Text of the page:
Thousands of Australians gathered across the country to support US protests against police brutality and institutionalised racism amid the fear of a new wave of coronavirus.
Prejudice towards black people persists both in South Asian countries and their diasporas abroad. It stems from both colonialism and caste-based hierarchies.
Anti-racism protests continue in the US as statues, monuments and buildings of US historical leaders who carried out policies viewed as racist are being removed, following last month's police killing of unarmed black man George Floyd.
Could his death in police custody be the trigger that brings on sweeping reforms and palpable change in race dynamics? For now, a look at some of the ways people and companies have responded to massive protests and outrage in the US and beyond.
Dalits are at the bottom of India's ancient caste hierarchy, whose membership was determined at birth, and have historically faced violence, segregation and been barred from even having their shadows touch those of people from higher castes.
DuVernay's election comes well after the #OscarsSoWhite movement was launched in January 2015 in response to the Academy picking an all-white slate of nominees — the same year "Selma" was in contention.
Protesters will take to the streets across the US again, a day after the funeral of George Floyd, whose death in police custody has ignited the biggest surge of anti-racism activism since the civil rights era of the 1960s.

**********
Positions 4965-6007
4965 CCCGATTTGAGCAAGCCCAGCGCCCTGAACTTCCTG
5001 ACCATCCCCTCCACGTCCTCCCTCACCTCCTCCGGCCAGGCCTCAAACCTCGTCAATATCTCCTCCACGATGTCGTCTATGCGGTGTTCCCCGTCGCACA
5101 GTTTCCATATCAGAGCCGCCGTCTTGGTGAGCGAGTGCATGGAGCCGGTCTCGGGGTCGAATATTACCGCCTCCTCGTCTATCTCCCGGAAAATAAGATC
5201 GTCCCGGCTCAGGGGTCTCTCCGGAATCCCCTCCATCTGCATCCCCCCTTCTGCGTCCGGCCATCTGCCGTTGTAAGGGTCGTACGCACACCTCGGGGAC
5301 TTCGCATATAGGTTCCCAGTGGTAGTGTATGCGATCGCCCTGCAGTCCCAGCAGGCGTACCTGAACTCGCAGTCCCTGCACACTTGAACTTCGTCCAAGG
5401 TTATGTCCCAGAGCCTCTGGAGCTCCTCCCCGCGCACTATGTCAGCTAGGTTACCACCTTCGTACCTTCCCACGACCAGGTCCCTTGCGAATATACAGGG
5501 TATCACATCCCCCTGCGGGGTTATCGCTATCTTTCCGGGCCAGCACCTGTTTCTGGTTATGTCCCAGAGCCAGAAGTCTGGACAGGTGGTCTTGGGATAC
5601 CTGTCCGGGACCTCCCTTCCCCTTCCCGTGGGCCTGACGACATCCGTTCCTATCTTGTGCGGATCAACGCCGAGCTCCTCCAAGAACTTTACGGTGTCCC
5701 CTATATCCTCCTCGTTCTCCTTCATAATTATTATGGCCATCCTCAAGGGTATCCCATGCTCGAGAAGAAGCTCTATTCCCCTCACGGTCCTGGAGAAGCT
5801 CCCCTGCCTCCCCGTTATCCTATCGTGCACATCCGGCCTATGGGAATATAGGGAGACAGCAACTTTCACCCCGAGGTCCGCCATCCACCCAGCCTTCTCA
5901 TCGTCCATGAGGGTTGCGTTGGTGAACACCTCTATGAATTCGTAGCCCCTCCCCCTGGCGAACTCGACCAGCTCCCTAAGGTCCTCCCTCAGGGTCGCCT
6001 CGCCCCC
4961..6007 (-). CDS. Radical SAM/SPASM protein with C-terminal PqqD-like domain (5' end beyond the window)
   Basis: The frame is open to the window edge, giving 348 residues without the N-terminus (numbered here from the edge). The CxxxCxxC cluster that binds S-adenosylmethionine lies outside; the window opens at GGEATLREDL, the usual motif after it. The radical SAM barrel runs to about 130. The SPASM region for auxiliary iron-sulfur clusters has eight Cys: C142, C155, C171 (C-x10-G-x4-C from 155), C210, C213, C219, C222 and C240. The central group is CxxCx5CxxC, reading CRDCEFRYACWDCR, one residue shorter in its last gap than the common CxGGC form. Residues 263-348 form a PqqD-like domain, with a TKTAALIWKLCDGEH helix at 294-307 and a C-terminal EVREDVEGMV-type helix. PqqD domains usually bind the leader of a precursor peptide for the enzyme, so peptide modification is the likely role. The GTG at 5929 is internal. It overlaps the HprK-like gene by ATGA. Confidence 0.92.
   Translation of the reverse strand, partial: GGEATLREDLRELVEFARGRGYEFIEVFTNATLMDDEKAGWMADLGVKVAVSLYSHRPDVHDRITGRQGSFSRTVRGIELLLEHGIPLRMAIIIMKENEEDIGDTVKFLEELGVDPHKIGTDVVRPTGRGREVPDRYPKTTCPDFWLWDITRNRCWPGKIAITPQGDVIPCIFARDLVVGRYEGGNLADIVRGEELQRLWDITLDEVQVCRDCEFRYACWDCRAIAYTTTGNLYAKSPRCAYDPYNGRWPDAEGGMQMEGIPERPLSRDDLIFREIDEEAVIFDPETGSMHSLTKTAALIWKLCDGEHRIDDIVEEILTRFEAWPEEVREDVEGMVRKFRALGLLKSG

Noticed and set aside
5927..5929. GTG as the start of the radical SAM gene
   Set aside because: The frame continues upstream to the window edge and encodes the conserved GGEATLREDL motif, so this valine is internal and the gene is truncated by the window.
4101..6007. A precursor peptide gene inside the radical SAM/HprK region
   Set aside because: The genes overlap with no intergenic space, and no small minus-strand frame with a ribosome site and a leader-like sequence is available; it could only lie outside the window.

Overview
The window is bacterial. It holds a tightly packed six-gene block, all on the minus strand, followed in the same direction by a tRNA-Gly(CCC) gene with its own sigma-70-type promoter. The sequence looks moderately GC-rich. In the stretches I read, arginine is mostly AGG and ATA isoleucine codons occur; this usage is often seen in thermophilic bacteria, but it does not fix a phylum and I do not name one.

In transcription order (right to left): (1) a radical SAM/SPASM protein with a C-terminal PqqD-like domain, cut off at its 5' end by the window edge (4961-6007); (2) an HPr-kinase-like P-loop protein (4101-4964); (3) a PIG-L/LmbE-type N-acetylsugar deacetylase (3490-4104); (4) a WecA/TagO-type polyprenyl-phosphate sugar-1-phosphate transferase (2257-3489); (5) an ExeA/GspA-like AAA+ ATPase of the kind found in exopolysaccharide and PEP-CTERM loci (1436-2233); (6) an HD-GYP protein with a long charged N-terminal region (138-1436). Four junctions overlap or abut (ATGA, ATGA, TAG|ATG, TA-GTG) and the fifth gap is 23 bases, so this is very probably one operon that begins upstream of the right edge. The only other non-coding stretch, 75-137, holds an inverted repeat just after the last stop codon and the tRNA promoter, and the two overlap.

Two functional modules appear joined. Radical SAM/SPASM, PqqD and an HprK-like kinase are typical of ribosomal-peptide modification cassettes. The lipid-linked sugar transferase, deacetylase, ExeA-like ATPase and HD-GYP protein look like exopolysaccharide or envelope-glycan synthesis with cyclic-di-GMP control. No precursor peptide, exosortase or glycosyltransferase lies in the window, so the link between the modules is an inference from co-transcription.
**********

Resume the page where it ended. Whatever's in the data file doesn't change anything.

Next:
The US needs to re-examine its identity from scratch.
The multiple Oscar-winning US Civil War epic released in 1939 remains the highest-grossing movie of all time adjusted for inflation, but its depiction of contented slaves and heroic slaveholders has garnered criticism.
The open letter complained of tokenism and prioritising white theatre for white audiences and was accompanied by a change.org petition demanding reforms in the theatre had been signed by 50,000 people.
The video, which was filmed by someone marching, garnered tens of thousands of views and shares on social media and it showed a man kneeling on the neck of another man shouting unintelligibly back at protesters.
Dramatic images on Sunday of protesters in the port city of Bristol tearing down a statue of 17th century slave trader Edward Colston and throwing it into the harbour inspired campaigners in Oxford to seize the moment.
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